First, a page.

They won't look much different, but the first of 300 fuel-efficient locomotives are about to hit China. Using a lighter weight design, the China Mainline Evolution Series locomotive by GE achieves a peak output of 6,250-horsepower, which is 40% more power than the top-of-the-line Evolution locomotives currently being used in North America. At the same time, the 16-cylinder diesel-electric engine generates 84% fewer emissions and increases fuel efficiency by 3% to 5%. So impressive, it even makes the guys in Erie who manufacture it break into renditions of that song from Top Gun (see video below).
Though freight trains are generally a greener way of transportation than an equivalent number of trucks, the amount of emissions they produce and fuel they use makes them good candidates for clean upgrades. According to GE, during the course of one year a 207-ton locomotive uses enough power to run 160 Western households. The cleaner train should receive a warm welcome in China, where households are clamoring for increasingly more power -- and much less pollution.
Locomotive ad from GE. And then there's this more serious version
GE's been working on the green railroad for years. Its older Evolution units, of which 1500 are on the rails, were the first locomotives to meet the EPA's January 05 Tier II emissions standards. And along with a technology called the Trip Optimizer -- essentially an on-board computer that maximizes train efficiency -- the company is working on a much-hyped hybrid locomotive, which like the Prius stores energy created by breaking in batteries. The hybrid promises 15 percent less fuel consumption and a 50 percent reduction in emissions (though I'm not yet sure how that squares with what sound like better improvements offered by the new China Evolution, above).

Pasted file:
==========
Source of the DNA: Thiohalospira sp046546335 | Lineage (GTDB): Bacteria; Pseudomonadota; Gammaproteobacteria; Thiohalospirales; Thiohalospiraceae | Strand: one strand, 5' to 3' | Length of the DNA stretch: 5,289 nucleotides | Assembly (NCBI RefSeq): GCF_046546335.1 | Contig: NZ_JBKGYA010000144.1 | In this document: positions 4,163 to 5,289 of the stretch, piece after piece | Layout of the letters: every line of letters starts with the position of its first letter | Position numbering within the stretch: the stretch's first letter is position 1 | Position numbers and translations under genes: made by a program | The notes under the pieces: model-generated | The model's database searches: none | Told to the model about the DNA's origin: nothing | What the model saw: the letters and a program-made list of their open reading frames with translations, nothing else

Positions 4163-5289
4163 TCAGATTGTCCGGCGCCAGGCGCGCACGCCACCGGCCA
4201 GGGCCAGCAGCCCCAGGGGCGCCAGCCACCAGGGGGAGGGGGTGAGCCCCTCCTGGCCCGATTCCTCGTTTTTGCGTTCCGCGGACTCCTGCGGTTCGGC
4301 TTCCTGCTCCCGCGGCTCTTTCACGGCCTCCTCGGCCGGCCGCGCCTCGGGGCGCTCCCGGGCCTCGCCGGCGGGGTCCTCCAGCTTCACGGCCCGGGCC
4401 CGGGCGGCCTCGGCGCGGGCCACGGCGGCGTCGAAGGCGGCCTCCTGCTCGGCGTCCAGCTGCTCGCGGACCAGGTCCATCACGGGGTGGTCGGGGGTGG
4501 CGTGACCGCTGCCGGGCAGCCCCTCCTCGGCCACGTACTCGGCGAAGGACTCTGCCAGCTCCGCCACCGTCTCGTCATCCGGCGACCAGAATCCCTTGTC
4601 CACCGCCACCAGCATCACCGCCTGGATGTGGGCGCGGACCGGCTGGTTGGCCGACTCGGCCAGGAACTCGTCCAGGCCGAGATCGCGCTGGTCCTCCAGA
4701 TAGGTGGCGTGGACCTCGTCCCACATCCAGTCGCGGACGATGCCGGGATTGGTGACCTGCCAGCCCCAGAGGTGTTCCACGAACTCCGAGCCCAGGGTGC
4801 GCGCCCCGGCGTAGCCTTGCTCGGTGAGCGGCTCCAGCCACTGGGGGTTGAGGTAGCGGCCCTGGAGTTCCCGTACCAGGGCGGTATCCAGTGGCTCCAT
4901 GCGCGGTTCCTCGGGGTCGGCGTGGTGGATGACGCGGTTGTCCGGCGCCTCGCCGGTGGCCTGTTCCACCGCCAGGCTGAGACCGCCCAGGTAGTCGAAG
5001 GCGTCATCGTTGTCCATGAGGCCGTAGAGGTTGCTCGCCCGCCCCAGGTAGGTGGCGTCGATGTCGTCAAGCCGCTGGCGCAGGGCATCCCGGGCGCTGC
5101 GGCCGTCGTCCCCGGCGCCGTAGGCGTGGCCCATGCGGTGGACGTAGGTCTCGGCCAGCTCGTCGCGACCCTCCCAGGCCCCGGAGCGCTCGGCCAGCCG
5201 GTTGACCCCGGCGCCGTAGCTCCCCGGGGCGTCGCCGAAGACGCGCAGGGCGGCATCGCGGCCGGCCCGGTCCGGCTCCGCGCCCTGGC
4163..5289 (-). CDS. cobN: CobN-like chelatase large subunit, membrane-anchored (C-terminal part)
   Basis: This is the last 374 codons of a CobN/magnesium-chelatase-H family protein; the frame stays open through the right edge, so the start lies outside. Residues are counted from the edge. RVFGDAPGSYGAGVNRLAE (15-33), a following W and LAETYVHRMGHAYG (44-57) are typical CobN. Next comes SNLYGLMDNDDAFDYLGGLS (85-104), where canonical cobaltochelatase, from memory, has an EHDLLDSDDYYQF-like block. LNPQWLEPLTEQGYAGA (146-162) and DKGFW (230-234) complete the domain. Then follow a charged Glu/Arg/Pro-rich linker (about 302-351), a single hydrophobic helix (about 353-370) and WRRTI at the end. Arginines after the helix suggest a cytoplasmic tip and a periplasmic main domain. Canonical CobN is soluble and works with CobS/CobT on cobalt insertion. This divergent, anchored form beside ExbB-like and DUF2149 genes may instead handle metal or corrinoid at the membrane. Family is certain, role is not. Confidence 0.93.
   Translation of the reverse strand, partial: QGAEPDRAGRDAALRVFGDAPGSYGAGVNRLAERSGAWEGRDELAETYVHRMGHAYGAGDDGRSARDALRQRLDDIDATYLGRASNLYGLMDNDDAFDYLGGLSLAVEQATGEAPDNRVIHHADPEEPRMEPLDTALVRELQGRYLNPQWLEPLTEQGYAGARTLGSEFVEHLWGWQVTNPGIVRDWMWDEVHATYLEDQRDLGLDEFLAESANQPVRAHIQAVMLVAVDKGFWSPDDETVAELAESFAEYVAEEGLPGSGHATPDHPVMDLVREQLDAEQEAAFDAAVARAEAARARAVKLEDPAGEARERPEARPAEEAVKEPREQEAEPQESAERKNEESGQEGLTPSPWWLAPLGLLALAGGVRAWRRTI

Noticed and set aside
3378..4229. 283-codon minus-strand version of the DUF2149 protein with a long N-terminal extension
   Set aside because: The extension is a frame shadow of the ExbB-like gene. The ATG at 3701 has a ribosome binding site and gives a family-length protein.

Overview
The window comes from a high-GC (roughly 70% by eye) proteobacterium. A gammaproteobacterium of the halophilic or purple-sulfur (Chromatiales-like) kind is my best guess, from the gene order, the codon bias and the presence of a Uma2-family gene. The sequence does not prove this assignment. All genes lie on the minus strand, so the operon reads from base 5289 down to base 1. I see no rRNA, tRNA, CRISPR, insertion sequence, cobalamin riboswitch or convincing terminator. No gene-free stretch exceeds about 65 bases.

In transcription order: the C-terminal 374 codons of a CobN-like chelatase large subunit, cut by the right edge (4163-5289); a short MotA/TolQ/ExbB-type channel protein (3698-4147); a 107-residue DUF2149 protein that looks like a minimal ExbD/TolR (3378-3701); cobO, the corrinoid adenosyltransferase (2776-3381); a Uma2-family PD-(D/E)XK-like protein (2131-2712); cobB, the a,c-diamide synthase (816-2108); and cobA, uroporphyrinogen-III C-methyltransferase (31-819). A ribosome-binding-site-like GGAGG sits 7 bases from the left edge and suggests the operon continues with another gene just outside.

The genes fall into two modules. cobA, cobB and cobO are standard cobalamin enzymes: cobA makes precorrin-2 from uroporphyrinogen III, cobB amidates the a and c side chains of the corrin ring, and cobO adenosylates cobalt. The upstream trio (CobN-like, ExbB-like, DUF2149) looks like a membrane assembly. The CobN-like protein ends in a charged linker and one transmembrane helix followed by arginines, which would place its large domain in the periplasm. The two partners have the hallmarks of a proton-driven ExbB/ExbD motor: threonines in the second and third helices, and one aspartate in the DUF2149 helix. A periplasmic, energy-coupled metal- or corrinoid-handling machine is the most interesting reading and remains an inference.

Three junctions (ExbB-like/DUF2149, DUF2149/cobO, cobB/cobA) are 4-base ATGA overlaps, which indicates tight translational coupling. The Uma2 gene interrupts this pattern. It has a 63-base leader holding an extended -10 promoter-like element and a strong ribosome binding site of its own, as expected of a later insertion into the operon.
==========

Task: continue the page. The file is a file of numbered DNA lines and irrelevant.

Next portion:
Only two of the new trains are on their way by ship to Tianjin from Erie, Pennsylvania, but all 300 are expected to be delivered to China's Ministry of Railways by the end of 2010.
Last year, GE lashed out at an article in the Wall Street Journal that claimed it was pushing the US EPA to lower proposed emission standards on nitrogen oxides. GE says it agrees with the EPA that a 75% reduction in NOx is achievable and sustainable, but "that a 65% reduction is more technologically sustainable over the life of the locomotive." Though it may be hard for GE to get the reductions down further, they're off to a good start.
So too is China. Its railway system is far more extensive and reliable than that of the United States. And along with an investment of $160 billion rail upgrades between now and 2011, the railway ministry has begun to make its trains run cleaner as well. To a public increasingly disgruntled over pollution, that may become the 21st century equivalent of making the trains run on time.